Occupational Therapy News from Ms. Sherwin for January, 2020
The holidays are over and winter has arrived. Hopefully all the students had a great winter vacation and will be returning to school eager to learn and ready to work hard. Over the past few months I have noticed that some children are forming their letters at the bottom or with a right to left directionality. It is important to remind children to start their letters at the top and with the correct formation. If students get in the habit of forming their letters incorrectly at a young age, it is a difficult habit to break. Reasons it is important for a child to start their letters at the top and with the correct formation include -
1. Handwriting is an essential skill for both children and adults. Handwriting continues to be a primary tool of communication.
2. Research shows that handwriting is also linked to early literacy and academic performance.
3. Handwriting is important for the development of fine motor skills and is incorporated throughout their school day.
4. Handwriting in the elementary grades increases tremendously, and typically students spend 85% of their time working on pencil and paper tasks.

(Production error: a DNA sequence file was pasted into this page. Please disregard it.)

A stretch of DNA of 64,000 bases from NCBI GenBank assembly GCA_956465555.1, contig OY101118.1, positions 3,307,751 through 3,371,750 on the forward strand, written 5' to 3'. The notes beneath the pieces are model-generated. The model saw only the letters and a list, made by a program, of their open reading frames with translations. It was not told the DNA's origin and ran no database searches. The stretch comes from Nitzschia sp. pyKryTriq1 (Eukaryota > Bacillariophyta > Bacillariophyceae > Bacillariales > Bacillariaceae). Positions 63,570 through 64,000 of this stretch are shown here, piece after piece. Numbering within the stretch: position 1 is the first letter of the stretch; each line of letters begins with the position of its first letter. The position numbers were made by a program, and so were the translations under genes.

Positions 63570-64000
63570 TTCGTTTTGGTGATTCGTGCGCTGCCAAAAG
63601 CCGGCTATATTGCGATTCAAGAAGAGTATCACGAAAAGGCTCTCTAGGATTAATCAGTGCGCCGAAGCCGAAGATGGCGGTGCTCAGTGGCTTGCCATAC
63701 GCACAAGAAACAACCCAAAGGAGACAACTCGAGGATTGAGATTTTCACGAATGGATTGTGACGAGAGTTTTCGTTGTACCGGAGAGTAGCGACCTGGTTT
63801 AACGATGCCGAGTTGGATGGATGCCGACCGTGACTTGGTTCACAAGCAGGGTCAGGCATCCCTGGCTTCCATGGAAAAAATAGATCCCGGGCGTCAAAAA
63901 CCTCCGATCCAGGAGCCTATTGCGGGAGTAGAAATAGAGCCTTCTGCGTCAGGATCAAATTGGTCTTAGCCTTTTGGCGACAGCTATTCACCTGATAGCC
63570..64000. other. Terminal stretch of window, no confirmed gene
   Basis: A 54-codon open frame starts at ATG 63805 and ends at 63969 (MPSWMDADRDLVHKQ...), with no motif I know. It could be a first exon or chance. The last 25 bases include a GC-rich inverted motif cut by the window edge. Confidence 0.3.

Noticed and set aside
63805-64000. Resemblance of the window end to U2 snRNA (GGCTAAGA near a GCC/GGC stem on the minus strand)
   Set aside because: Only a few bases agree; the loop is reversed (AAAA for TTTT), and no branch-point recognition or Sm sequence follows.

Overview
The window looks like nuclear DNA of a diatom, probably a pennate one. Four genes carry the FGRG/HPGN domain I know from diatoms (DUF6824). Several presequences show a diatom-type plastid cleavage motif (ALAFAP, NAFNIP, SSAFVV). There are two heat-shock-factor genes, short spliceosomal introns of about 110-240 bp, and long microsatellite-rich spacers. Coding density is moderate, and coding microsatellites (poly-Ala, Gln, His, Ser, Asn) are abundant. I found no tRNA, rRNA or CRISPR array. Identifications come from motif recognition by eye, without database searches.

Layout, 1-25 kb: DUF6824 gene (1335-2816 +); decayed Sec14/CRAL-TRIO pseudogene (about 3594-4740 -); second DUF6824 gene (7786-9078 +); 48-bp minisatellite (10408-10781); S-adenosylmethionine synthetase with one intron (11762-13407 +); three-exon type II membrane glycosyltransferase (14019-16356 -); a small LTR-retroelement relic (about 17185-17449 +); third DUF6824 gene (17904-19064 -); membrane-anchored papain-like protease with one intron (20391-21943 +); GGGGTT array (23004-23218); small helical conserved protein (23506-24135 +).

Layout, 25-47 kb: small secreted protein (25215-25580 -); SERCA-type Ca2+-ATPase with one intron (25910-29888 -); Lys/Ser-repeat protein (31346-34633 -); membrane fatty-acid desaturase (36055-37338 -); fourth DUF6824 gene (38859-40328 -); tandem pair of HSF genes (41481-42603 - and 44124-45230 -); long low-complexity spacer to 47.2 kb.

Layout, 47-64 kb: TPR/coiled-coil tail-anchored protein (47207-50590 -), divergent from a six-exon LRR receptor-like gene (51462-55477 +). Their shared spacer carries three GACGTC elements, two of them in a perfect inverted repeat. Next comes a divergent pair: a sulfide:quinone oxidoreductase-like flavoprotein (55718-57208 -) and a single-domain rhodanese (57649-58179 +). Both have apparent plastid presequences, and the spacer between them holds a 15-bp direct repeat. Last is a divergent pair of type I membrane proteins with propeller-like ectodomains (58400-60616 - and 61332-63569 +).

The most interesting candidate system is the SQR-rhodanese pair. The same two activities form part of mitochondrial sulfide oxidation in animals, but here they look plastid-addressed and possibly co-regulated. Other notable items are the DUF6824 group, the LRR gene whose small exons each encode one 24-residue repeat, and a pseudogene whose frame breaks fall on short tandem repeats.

Another important piece to handwriting is the proper grasp on writing implements. I strongly encourage students to hold a pencil/marker with three digits (thumb, index, and middle finger). I say “pinch at the tip and have the pencil rest on the bed of the hand (web space between thumb and index on the top). The last two digits are “sleeping,” or tucked into the palm of the hand. You may also have your child hold a pom pom with the last two digits.
Children enjoy working at a vertical surface, so have them practice while in the tub with shaving cream and have your child write the uppercase letters in the shaving cream on the wall. It’s a great way for students to learn their letters, but it also keeps the walls clean as well!